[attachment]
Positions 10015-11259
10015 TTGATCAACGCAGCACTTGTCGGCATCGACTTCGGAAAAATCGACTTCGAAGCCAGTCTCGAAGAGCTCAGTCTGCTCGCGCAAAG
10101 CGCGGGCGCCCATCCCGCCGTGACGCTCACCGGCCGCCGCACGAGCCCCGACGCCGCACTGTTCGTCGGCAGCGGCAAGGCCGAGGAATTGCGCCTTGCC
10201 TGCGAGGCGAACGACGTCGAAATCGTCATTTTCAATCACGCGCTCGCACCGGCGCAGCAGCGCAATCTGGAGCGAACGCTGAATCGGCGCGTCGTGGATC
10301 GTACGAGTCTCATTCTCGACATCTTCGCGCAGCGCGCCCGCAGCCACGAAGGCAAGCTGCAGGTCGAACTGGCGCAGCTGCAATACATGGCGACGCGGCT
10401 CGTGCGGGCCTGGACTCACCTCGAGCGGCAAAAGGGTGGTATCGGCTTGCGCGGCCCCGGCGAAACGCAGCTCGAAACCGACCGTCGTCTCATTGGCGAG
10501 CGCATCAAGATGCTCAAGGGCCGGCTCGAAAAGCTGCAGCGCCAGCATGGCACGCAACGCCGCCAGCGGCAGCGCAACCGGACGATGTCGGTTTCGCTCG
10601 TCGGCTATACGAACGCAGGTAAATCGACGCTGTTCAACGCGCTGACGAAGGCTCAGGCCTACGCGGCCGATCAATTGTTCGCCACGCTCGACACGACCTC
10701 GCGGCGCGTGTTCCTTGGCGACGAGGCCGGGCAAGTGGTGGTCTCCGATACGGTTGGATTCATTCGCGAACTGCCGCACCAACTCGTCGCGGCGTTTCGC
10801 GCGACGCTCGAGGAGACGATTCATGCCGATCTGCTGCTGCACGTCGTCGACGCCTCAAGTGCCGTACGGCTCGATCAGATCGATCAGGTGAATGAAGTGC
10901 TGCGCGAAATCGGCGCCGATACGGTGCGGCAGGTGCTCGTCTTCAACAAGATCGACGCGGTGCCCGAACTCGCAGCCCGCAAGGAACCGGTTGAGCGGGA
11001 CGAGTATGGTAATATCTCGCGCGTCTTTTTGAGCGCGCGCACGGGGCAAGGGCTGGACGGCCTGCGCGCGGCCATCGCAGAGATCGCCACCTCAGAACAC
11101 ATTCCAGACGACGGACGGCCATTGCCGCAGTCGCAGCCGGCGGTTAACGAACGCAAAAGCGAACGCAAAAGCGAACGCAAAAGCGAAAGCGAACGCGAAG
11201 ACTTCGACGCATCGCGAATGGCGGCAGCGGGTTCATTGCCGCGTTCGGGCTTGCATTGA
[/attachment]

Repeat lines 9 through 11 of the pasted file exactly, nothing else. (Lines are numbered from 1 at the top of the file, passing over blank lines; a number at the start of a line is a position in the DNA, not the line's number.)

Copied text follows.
10701 GCGGCGCGTGTTCCTTGGCGACGAGGCCGGGCAAGTGGTGGTCTCCGATACGGTTGGATTCATTCGCGAACTGCCGCACCAACTCGTCGCGGCGTTTCGC
10801 GCGACGCTCGAGGAGACGATTCATGCCGATCTGCTGCTGCACGTCGTCGACGCCTCAAGTGCCGTACGGCTCGATCAGATCGATCAGGTGAATGAAGTGC
10901 TGCGCGAAATCGGCGCCGATACGGTGCGGCAGGTGCTCGTCTTCAACAAGATCGACGCGGTGCCCGAACTCGCAGCCCGCAAGGAACCGGTTGAGCGGGA